Azure Blob storage archive access tier – How much it cost to upload your data?
I needed to come up with an estimated cost to store 120TB of data in Azure Blob Storage. Most objects will never need to be retrieved. Few of the objects will be retrieved once or twice a year. It made sense to put these objects in archive access tier instead of hot or cold access tier. If you are interested to know the differences between the three access tier read ‘Azure Blob storage: hot, cool, and archive access tiers‘. Even though I know all objects in the container will reside in archive access tier, I cannot set the default tier of the storage account or the blob container to archive. I can only set it to hot or cold.
Blob storage and GPv2 accounts expose the Access Tier attribute at the account level. This attribute allows you to specify the default access tier as hot or cool for any blob in the storage account that doesn’t have an explicit tier set at the object level.
My only option is to load files with default access tier of the account and then change the access tier from hot/cold to archive. I checked 3 file copy options (AzCopy, Azure Storage Explorer, Azure portal) and none allowed me to load the files directly with archive access tier. This double hop will cost you twice. Once to write to the hot or cold tier and then to switch to archive access tier.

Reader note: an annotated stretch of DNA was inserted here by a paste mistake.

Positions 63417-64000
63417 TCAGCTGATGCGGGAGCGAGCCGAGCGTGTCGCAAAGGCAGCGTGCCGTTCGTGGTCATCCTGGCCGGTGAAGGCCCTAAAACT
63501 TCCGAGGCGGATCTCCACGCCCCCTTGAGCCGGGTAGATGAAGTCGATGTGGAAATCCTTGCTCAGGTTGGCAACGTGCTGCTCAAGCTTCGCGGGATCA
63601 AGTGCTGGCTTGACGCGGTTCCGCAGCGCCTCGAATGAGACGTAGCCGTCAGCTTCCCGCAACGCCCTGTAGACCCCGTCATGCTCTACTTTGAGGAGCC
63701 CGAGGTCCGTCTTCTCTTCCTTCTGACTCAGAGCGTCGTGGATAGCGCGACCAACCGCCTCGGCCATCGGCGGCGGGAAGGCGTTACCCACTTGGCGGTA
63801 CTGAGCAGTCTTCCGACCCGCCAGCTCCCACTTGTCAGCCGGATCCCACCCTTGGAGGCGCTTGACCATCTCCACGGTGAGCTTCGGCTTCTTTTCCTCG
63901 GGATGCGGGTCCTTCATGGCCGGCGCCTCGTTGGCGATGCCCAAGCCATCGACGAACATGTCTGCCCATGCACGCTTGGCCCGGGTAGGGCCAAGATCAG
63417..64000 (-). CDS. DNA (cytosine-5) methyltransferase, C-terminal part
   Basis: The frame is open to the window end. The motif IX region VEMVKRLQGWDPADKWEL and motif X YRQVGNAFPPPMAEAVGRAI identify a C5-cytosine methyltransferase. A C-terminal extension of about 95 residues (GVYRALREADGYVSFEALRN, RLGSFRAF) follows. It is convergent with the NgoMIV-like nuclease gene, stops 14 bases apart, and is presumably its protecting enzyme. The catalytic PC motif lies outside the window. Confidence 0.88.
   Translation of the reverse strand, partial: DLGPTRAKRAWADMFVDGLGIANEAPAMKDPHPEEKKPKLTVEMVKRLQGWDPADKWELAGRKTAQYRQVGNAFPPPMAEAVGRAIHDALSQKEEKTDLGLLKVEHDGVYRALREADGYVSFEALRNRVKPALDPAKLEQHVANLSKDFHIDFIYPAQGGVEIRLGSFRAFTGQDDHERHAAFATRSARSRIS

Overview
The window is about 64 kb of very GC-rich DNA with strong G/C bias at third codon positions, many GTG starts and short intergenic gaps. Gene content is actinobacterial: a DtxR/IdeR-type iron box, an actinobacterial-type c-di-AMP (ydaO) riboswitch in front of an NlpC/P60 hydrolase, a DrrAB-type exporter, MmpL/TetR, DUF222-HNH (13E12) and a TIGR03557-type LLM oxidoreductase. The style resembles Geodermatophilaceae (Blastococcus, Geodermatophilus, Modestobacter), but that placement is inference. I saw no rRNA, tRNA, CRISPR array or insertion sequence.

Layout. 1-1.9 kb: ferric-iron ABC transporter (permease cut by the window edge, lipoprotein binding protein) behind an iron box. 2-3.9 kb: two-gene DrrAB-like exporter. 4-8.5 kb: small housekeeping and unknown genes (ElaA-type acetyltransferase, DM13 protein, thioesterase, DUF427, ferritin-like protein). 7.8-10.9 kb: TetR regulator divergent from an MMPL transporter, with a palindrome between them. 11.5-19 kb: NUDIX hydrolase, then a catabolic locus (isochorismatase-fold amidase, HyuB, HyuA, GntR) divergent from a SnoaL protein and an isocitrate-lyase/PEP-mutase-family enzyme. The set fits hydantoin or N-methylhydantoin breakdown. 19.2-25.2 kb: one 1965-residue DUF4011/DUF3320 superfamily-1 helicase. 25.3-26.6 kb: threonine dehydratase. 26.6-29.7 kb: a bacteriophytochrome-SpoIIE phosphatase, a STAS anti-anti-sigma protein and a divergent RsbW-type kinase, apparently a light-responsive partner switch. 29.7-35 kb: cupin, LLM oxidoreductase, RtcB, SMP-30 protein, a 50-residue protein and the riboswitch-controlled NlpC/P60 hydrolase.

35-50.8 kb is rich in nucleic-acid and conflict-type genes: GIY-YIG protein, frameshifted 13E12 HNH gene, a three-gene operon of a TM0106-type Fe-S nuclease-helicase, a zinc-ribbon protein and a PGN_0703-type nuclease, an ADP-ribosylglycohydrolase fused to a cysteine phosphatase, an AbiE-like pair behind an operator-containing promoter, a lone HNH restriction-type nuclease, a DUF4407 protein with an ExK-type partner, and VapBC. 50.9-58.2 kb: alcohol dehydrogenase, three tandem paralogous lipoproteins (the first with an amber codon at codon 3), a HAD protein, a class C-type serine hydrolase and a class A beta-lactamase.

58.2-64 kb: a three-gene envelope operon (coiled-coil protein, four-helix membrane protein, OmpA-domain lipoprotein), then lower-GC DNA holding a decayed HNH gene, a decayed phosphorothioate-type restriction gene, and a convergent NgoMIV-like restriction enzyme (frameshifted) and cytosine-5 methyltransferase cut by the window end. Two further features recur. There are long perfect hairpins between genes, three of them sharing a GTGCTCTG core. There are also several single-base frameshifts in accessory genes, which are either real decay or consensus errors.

When a blob is moved to a cooler tier (hot->cool, hot->archive, or cool->archive), the operation is billed as a write operation to the destination tier, where the write operation (per 10,000) and data write (per GB) charges of the destination tier apply.
In my case writing 120 TB to hot access tier will cost $314.57. Note here that writing to cold access tier will cost more ($629.15). Moving from hot to archive access tier will cost another $660.60. I am using Azure Storage Calculator. ‘Understanding Windows Azure Storage Billing – Bandwidth, Transactions, and Capacity‘ will help you to find the number of operations and transactions while using calculator.